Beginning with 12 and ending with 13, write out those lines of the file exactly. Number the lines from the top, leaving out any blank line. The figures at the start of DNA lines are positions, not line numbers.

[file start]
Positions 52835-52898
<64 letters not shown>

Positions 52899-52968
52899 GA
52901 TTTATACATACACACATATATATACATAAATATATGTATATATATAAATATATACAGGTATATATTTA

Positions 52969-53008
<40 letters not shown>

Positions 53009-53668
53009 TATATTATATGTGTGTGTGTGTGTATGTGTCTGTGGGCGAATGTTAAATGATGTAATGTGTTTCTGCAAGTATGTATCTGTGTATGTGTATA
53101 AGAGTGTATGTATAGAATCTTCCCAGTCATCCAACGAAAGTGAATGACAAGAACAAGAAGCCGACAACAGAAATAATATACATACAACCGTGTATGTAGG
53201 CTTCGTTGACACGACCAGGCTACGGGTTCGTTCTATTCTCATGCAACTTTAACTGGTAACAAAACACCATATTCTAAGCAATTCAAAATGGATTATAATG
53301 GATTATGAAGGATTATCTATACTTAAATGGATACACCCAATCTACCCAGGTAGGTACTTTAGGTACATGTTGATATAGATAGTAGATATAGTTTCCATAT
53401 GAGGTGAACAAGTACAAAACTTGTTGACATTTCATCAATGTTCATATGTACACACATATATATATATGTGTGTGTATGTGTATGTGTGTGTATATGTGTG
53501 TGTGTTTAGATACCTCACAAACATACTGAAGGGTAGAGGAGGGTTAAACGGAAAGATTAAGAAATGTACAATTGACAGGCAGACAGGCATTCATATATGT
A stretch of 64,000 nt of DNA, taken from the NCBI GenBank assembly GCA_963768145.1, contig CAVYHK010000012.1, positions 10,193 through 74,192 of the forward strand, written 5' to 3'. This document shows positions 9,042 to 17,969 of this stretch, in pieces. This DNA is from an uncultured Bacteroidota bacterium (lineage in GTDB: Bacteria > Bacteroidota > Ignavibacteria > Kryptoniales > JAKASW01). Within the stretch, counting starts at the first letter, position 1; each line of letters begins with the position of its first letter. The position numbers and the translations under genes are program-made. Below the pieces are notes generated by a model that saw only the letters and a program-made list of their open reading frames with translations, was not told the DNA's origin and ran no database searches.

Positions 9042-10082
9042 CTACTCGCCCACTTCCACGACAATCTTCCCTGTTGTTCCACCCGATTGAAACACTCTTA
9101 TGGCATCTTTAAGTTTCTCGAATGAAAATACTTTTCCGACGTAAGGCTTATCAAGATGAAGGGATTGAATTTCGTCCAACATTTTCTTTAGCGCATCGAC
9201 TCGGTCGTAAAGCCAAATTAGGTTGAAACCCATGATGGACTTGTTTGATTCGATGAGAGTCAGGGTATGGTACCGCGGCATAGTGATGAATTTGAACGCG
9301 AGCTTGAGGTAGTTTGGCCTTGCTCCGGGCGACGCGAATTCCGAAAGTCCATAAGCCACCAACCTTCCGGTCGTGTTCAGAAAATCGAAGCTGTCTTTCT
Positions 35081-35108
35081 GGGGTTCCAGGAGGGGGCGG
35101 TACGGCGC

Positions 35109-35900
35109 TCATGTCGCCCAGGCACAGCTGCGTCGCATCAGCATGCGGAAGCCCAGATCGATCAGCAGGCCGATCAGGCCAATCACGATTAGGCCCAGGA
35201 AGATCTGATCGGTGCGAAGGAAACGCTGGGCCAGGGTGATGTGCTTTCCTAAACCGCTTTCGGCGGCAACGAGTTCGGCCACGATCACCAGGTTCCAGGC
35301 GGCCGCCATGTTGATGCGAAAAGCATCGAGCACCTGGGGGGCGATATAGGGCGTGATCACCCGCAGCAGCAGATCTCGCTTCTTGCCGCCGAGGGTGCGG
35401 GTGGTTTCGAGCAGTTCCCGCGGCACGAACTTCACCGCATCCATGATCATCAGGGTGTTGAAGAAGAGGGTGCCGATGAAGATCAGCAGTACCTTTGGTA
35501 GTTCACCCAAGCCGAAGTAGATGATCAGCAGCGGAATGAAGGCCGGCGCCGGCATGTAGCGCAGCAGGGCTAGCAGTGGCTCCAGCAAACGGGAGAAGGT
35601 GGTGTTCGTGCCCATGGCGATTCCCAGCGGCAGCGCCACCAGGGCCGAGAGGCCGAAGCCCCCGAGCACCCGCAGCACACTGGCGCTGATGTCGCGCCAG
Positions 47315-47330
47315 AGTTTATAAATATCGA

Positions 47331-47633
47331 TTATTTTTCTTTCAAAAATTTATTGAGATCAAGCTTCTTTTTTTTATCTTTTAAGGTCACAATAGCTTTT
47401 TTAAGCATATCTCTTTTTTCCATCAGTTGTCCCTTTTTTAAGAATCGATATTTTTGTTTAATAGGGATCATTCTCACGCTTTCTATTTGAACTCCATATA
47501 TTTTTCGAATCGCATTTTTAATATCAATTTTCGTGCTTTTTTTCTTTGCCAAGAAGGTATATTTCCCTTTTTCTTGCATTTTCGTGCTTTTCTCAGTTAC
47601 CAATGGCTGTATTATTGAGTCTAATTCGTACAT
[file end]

53301 GATTATGAAGGATTATCTATACTTAAATGGATACACCCAATCTACCCAGGTAGGTACTTTAGGTACATGTTGATATAGATAGTAGATATAGTTTCCATAT
53401 GAGGTGAACAAGTACAAAACTTGTTGACATTTCATCAATGTTCATATGTACACACATATATATATATGTGTGTGTATGTGTATGTGTGTGTATATGTGTG